May 29 coronavirus news

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11:08 p.m. ET, May 28, 2020

People in the UK are staying home despite easing restrictions, study shows

From CNN's Sarah Dean and Lauren Kent in London and Chandler Thornton in Atlanta

People enjoy the warm and sunny weather relaxing on the pavement outside their homes in the Shorefields area of Liverpool on May 28 in Liverpool.
People enjoy the warm and sunny weather relaxing on the pavement outside their homes in the Shorefields area of Liverpool on May 28 in Liverpool. Christopher Furlong/Getty Images

The British public is staying home despite Prime Minister Boris Johnson recently easing lockdown restrictions, according to a new study by King's College London. 

“The UK government’s advice may have shifted to ‘stay alert’, but it’s the ‘stay at home’ message that the public are continuing to follow," Professor Bobby Duffy, Director of the Policy Institute at King’s College London, said.

The study showed that one in seven adults surveyed did not leave their home once in the previous week and 41% of people did not leave their home for five or more of the past seven days.

These numbers show "the seriousness with which the public are still treating the Covid-19 crisis," Duffy said.

More people are also wearing face masks, according to the study which showed that the number of people wearing them has doubled from six weeks ago.

"Compared with six weeks ago, compliance remains very high and virtually unchanged" for measures such as social distancing and hand washing, the study said.

Some context: Prime Minister Johnson said on Thursday that Britain will begin lifting restrictions starting Monday in a phased approach. 

The relaxation comes after the death rate in the UK has fallen consistently. From a peak of 943 deaths on April 14, the UK announced 256 coronavirus-related deaths on Thursday -- a significant but diminishing toll.

10:43 p.m. ET, May 28, 2020

Watch the entire CNN town hall on coronavirus facts and fears

Earlier tonight, CNN hosted a global town hall on the coronavirus pandemic, covering facts and fears surrounding the disease.

Actress Taraji P. Henson, World Health Organization official Maria Van Kerkhove, and science writer and author of "Spillover" David Quammen were among the guests who spoke to CNN tonight.

Watch all the highlights here:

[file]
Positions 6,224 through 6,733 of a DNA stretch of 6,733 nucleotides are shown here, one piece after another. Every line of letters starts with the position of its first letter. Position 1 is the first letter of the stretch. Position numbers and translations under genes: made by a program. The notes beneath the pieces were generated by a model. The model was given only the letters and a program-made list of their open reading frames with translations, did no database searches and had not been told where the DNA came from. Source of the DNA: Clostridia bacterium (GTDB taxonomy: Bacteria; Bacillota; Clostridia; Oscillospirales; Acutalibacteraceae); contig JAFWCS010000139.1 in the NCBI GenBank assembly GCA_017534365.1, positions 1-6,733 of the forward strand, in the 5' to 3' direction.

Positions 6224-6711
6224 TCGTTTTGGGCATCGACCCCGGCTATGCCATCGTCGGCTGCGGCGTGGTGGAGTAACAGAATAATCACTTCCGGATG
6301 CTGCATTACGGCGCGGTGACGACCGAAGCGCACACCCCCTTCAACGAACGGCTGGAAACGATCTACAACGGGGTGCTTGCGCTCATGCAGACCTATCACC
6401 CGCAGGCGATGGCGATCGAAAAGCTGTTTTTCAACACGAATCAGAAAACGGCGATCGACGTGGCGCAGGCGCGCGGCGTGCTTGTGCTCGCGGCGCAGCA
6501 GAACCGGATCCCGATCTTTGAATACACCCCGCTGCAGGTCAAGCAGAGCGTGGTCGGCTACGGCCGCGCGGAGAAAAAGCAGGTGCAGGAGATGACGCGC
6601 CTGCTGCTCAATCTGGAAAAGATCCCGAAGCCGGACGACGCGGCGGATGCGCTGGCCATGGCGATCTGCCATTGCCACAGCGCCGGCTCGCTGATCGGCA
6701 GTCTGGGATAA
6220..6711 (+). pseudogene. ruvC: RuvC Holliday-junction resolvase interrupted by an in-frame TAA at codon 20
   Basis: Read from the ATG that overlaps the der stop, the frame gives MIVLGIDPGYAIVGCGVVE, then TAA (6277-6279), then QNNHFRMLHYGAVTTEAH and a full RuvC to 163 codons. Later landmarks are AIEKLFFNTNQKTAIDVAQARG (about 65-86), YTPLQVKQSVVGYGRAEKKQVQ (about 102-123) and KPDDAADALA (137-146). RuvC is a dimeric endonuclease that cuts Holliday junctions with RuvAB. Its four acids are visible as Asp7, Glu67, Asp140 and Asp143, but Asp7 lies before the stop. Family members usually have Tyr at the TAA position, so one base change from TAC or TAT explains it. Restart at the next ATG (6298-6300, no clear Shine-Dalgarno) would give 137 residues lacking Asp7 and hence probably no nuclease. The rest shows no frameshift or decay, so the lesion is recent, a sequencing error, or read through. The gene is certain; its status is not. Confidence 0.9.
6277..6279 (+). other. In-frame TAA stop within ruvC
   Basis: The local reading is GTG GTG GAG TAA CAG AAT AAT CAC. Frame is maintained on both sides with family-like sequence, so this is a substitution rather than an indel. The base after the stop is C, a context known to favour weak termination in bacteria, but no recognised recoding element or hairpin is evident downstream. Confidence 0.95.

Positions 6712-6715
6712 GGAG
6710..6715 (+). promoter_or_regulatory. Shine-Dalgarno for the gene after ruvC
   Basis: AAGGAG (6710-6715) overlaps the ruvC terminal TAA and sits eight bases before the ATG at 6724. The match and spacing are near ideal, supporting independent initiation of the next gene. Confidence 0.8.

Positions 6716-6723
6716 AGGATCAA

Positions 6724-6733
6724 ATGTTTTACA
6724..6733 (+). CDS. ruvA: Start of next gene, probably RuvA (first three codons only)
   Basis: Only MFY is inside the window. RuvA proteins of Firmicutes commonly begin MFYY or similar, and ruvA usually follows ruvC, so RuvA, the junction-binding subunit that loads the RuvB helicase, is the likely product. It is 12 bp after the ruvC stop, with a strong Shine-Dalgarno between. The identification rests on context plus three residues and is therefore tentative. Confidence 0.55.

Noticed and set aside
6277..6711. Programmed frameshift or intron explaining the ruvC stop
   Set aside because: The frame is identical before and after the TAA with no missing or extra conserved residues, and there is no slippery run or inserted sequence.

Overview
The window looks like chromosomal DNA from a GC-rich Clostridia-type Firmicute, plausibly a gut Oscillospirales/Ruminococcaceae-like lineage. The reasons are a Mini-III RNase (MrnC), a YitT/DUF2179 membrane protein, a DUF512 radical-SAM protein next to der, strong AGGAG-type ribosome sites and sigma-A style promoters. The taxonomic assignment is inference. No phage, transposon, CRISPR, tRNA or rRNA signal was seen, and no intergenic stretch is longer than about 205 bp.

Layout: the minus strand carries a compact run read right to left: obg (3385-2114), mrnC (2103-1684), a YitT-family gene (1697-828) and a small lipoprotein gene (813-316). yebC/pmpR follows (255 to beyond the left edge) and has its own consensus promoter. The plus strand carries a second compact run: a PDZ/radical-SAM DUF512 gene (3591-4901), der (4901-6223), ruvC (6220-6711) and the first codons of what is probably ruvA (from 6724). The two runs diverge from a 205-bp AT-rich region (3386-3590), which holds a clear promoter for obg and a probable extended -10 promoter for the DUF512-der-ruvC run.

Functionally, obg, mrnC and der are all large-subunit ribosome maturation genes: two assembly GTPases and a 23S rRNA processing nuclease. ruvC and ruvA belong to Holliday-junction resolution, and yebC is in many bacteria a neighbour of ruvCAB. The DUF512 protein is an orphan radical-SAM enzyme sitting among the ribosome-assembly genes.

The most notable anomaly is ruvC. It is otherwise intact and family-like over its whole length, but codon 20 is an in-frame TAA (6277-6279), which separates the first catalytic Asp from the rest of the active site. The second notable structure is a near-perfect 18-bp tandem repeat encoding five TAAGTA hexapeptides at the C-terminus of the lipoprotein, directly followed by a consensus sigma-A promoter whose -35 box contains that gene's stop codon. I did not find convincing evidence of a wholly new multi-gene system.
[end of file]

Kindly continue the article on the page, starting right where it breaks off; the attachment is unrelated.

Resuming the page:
10:01 p.m. ET, May 28, 2020

The WHO is still concerned about rising cases around the world

From CNN's Jen Christensen

There are still several virus hot spots around the world causing concern, said a top World Health Organization official on CNN’s Global Town Hall earlier tonight.

The WHO is keeping a close eye on very large increases in case numbers in Russia, Africa, the Americas, some countries in South Asia and a few countries in Europe, said Maria Van Kerkhove, technical lead for the WHO’s coronavirus response.

“These are areas that we are concerned about because, as we know, as you know, when this virus has an opportunity to really take hold it can grow very, very quickly,” Van Kerkhove said. “Any one of these could really take hold and take off very, very quickly and we have seen how this virus affects vulnerable populations, and that’s a big worry of ours.”

She said she hopes a vaccine could be deployable by the end of the year -- but that’s if everything goes right. Scientists are working around the clock on more than 100 vaccine candidates, she said, but the accelerated schedule cannot compromise on safety or efficacy. 

10:00 p.m. ET, May 28, 2020

Scientists have warned about pandemics for years, but politicians need to spend the money to prepare

From CNN's Jen Christensen

The least predictable aspect of the pandemic is exactly how unprepared we are to deal with it, said author David Quammen on CNN’s Global Town Hall Thursday.

“The science was there. The scientists knew about this,” said Quammen, who wrote "Spillover: Animal Infections and the Next Human Pandemic."

"For years, infectious disease specialists have been warning countries that they need to prepare, but political leaders don’t want to spend the money to prepare for a pandemic if it is not likely going to happen during their term in office," he said.

“Scientists could provide the warnings, public health officials could echo the warnings to political leaders, but political leaders tend to be risk averse, and as Bill Gates said, it would cost billions and billions of dollars."

But billions of dollars are nothing compared to the toll of the pandemic, he said.

The threat of wild animals: The world also needs to protect the environment much better, he said. The world’s hunger for meat, timber and minerals has disrupted the Earth’s wild ecosystems putting us all in danger.